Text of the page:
Since 2015, fixed-term employees/part-time employees must be treated at least the same as comparable permanent/full-time employees in relation to the terms and conditions of their employment (eg, job descriptions, level of responsibilities and human resources management systems in relation to changes to job descriptions and reassignment).
In order to further reduce the status inequalities between the various categories of worker (eg, regular employees, contract workers, non-permanent contract staff and temporary work agency staff workers), the government introduced legislation concerning the so-called ‘equal pay for equal work’ rule in June 2018 for the purpose of improving the working conditions of non-regular employees (see below).
On 1 June 2018 the Supreme Court rendered two significant decisions on the interpretation of Article 20 of the Employment Contract Law which prohibits the imposition of unreasonable disparities in employment terms by hiring employees on a fixed-term basis. The Hamakyorex and Nagasawa-Unyu decisions provide useful guidance on how to determine the reasonableness of differences in the working conditions of fixed-term employees (non-regular employees) and indefinite-term employees (regular employees). The Nagasawa-Unyu decision involved differences in the working conditions of employees rehired as fixed-term employees after reaching retirement age and those of regular employees. The fact that the fixed-term employees had been rehired was a key factor in deciding the reasonableness of some (but not all) of the differences.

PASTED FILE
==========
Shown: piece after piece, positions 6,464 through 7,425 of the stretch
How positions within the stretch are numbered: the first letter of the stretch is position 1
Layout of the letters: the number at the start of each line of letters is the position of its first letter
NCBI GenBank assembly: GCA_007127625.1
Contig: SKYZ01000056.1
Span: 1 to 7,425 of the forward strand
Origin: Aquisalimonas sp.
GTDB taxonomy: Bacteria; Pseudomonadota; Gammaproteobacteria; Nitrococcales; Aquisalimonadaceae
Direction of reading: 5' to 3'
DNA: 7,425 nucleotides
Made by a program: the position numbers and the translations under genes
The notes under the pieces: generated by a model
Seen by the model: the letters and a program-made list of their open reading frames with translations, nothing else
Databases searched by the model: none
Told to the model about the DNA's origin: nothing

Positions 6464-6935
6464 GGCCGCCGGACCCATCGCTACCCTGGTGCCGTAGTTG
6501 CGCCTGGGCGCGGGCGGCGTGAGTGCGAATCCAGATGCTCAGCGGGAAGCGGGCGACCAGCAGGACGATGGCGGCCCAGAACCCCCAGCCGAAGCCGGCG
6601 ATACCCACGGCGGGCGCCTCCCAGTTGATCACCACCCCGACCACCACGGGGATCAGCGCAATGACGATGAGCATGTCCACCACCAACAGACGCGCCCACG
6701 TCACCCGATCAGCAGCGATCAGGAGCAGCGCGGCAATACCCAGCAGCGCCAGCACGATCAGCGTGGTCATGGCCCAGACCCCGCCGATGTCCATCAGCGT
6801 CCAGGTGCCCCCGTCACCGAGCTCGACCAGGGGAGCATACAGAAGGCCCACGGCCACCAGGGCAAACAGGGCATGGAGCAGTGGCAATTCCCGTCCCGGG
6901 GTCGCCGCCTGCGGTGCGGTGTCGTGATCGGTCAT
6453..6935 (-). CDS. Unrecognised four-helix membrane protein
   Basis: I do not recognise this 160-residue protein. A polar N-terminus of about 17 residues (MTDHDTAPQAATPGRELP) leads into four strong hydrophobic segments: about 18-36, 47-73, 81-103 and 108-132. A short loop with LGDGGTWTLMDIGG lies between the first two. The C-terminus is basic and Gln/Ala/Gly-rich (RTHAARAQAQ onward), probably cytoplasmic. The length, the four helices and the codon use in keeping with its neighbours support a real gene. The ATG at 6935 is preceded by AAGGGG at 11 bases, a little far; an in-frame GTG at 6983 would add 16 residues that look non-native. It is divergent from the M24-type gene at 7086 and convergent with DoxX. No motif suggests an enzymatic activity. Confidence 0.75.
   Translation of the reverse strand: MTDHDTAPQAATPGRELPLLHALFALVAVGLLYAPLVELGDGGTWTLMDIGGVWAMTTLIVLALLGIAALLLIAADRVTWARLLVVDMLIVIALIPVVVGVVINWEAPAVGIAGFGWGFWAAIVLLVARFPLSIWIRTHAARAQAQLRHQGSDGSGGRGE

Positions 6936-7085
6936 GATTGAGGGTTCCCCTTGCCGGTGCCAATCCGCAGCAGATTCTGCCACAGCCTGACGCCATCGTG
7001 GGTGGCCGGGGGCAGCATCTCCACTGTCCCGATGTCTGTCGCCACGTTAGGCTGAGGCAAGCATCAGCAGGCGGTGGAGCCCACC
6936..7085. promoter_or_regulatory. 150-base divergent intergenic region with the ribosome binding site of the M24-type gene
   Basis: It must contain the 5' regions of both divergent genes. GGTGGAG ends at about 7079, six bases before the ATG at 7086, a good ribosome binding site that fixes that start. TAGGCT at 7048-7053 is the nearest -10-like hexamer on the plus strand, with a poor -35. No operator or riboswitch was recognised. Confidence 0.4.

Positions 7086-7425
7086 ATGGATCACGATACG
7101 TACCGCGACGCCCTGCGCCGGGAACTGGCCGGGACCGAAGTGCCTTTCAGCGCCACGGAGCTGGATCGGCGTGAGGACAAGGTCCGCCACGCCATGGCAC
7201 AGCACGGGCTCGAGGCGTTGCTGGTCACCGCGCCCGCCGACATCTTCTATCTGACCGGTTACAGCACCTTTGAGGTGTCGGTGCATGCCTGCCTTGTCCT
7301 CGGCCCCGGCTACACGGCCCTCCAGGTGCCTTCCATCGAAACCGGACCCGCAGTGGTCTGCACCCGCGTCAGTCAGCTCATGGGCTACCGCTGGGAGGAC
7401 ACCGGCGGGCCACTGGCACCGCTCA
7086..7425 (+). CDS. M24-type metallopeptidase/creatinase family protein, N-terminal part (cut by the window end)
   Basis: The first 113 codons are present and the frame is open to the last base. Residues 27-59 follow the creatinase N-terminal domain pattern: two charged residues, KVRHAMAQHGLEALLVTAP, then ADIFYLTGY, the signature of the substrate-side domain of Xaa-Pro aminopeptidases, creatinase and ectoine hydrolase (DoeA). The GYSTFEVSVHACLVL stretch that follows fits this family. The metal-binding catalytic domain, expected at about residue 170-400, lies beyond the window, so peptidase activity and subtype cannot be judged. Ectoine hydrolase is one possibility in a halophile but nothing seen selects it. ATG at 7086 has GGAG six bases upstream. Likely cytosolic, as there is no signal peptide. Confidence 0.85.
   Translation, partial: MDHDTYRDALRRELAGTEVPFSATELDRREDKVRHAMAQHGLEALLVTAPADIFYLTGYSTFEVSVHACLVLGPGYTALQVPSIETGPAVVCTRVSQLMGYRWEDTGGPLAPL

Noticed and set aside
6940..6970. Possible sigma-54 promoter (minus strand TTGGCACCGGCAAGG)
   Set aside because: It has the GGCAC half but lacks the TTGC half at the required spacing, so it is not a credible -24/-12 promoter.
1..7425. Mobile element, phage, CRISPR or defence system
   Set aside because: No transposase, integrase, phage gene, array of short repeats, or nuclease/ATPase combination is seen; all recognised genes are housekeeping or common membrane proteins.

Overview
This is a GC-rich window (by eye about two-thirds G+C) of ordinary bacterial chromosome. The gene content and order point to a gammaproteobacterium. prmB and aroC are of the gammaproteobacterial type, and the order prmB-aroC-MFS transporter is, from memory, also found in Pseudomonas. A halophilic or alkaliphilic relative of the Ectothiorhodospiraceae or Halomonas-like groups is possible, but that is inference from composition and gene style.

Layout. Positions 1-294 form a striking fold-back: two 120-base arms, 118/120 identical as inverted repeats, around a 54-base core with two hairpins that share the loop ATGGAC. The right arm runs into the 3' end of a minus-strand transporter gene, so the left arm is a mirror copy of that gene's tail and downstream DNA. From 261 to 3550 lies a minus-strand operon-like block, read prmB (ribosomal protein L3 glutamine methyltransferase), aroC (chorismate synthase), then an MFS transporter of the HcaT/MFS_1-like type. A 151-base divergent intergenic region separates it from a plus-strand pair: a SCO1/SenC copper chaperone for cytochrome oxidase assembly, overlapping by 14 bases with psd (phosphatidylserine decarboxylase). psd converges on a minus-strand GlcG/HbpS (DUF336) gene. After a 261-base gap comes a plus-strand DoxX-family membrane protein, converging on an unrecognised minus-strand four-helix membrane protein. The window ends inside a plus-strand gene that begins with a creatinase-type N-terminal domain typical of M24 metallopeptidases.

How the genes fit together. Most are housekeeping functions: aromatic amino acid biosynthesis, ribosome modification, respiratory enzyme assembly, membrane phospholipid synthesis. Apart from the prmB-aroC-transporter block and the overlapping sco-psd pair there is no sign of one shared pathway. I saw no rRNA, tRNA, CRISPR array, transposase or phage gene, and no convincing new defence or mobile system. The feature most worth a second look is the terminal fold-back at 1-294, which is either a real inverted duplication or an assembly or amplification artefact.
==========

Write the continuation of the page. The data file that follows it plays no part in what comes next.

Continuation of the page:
As mentioned above, one of the three pillars of the 2018 work-style reform bills is the equal work, equal pay principle across ‘regular’ and ‘non-regular’ employees. The Law on the Improvement of Employment Management for Part-Time Workers and Fixed-Term Contract Workers, the Employment Contract Law and the Workers Dispatch Law were amended to address the issue of discrimination between regular and non-regular employees.
Are there specific rules regarding employee/contractor classification?
In principle, a representative director of a joint stock company may not be an employee of the company that he or she is heading. As such, a contract for services or an entrustment agreement is generally advisable to clarify the representative director’s rights and obligations. Directors are regulated by the Companies Act.
The Workers Dispatch Law has become increasingly restrictive over the years. If a temporary agency staff contract with a temporary staffing agency is in breach of the law (eg, the temporary agency is not licensed, an employee has been dispatched beyond the maximum statutory term or there is a disguised outsourcing arrangement), the employee will be deemed to be directly employed by the host company as a regular employee.